A Safe Solution to Wasps

While wasps certainly are a normal part of nature and serve an important function we don't always want to be around them.  Wasp stings can be quite painful and some people even have adverse reactions to their sting (as I can attest to, see the post on my swollen foot - not for the squeamish!)  Removing wasps from an area can be a challenge especially if you are like me and don't want to spray chemicals all over the place. Recently I was sent a product to test which does a very good job at capturing wasps without having to use any chemicals in the garden.  It's called the Trapstik by Rescue. The Trapstik is very simple to use.  I just removed it from the box, took off the paper wrap that was on the sticky part of the trap, then hung it up.  I put it on my children's…

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5 Common Garden Insect Pests

Every garden experiences pest issues form time to time.  Insect pest can be frustrating and sometimes when you discover what is damaging your plants it's already too late to do anything about it.  Here are five common insect pests that you may see in your garden for today's Friday Five post!   Pest #1: Flea beetles You'll first notice flea beetle damage when you start to see tiny holes in the foliage.  Mature plants can resist flea beetle damage but younger ones are very susceptible to it.  In my garden they target eggplants more than any other type of plant.  I'll see them on tomatoes and potatoes but the damage is not nearly so dramatic. To deal with flea beetles try using neem oil, insecticidal soap, or diatemaceous earth.  A combination of those treatments may be necessary! For companion planting consider planting catnip. Just don't let the catnip go to…

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A Monarch Butterfly Visit

Yesterday we had the good fortune to witness a Monarch butterfly stopping by our 'Clara Curtis' mum for a fill-up.  Monarchs are on their way south now to find their winter homes and have to stop for nourishment along the way.  We usually see them a couple times a year passing through looking for places to lay their eggs or just stopping by for nectar from the flowers.  They love to use Aclepias purpurascens as a host plant for the larvae which is also known as purple milkweed.  It grows native near us but so far we don't have any in our garden.  We do have Asclepias tuberosa or Butterfly weed which is also another viable food source for Monarch caterpillars. Is it a Male or Female Monarch? If you look carefully in the above picture you will notice two black dots or splotches near the back of the Monarch…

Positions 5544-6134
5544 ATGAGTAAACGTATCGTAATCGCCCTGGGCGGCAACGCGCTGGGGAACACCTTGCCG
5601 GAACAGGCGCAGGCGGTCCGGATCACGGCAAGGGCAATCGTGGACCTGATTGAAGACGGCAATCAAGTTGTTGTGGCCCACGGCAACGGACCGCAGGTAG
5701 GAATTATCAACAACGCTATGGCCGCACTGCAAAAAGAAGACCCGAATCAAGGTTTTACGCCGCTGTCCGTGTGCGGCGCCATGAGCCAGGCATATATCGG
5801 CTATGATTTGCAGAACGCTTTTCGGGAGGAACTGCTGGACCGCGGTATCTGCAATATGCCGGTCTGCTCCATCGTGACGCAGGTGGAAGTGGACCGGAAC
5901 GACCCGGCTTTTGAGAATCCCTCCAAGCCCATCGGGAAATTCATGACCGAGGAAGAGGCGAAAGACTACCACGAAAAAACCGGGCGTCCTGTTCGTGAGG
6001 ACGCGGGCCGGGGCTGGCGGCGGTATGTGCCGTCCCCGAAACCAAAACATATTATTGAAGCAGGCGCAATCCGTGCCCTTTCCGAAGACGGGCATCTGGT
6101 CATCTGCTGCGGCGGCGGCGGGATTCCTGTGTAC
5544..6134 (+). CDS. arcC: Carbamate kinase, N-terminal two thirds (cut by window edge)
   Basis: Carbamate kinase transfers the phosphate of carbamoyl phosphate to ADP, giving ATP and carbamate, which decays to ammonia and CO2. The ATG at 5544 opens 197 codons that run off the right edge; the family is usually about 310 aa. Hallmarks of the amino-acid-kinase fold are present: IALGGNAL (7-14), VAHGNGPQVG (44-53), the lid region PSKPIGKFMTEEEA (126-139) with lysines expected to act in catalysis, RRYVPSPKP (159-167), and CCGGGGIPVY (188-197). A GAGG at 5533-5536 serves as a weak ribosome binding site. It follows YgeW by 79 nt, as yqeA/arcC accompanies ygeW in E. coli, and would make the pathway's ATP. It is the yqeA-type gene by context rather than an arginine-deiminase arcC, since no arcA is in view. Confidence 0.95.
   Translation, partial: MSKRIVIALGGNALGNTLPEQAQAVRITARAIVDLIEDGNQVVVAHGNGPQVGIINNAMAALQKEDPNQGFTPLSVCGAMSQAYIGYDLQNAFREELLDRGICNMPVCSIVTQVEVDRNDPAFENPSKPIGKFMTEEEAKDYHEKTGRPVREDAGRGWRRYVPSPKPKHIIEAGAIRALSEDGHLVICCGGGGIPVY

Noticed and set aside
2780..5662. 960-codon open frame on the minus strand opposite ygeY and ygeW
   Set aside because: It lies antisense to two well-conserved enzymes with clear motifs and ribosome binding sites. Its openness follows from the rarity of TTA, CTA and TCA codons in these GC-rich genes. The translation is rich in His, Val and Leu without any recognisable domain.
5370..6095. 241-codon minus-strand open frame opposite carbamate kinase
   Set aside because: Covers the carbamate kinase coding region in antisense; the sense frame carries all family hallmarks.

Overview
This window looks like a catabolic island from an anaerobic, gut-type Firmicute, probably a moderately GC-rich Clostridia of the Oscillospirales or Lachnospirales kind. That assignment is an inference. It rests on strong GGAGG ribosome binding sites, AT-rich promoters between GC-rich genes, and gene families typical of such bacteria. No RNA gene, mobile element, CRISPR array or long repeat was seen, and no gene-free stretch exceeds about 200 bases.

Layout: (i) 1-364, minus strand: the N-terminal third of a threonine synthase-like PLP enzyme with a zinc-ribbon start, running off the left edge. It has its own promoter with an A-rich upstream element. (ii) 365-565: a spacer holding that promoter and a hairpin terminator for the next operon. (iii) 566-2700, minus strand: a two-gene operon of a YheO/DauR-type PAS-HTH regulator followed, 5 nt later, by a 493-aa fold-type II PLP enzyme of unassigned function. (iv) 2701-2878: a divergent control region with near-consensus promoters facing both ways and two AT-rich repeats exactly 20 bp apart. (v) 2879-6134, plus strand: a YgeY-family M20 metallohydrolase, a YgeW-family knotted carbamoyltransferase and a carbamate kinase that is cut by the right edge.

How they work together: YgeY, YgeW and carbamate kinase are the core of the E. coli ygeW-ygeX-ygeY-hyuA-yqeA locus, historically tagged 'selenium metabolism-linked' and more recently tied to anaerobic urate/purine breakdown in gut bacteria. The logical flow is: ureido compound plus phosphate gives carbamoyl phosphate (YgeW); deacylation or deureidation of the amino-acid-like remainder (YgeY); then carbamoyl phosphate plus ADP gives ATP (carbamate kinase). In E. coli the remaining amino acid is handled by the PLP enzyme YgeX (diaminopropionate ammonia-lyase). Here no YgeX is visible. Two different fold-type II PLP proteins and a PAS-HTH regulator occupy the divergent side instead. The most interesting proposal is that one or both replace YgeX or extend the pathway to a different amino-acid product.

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Mr. Tomato, Sphinx Moth, and a Garden Fresh Pizza

Please forgive the randomness of my title for today's post.  It's hard to sum up a weekend in just a few words!  Weekends are always busy times in the garden when the weather is as beautiful as it has been.  Sunday's humidity was a bit high in anticipation of the rain that's falling on the rooftop at this moment, but otherwise the weather was sunny with occasional clouds with temperatures in the 80's - great gardening weather! In the garden on Saturday we harvested a good batch of tomatoes.  They were mostly Amish paste tomatoes which were destined to become our dinner in the form of pizza!  I skipped a step on my pizza making and completely left off the sauce in favor of sliced tomatoes.  After the dough was rolled out I put a little olive oil on the dough then layered it with tomatoes to completely cover the pizza. It…

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Black Blister Beetle Battles

Another unforeseen issue has arisen in my garden: blister beetles!  These voracious beetles are systematically devouring the foliage of our plants.  So far they've taken turns tasting our tomatoes, tomatillos, and even a clematis.  I'm not heartbroken over the clematis as it's a sweet autumn clematis that grows like a weed - it will come back.  But I do want the tomato plants in the vegetable garden to prosper and so I need to find a way to eliminate the blister beetles before the foliage is all removed. I have what are called black blister beetles.  Blister beetle larvae are predatory insects that love to eat grasshopper eggs but when the larvae mature they become vegetarian and only eat the leaves of your favorite plants... Black Blister Beetle with droppings I noticed our blister beetles when I saw some strange droppings on top of the leaves and on some tomatoes…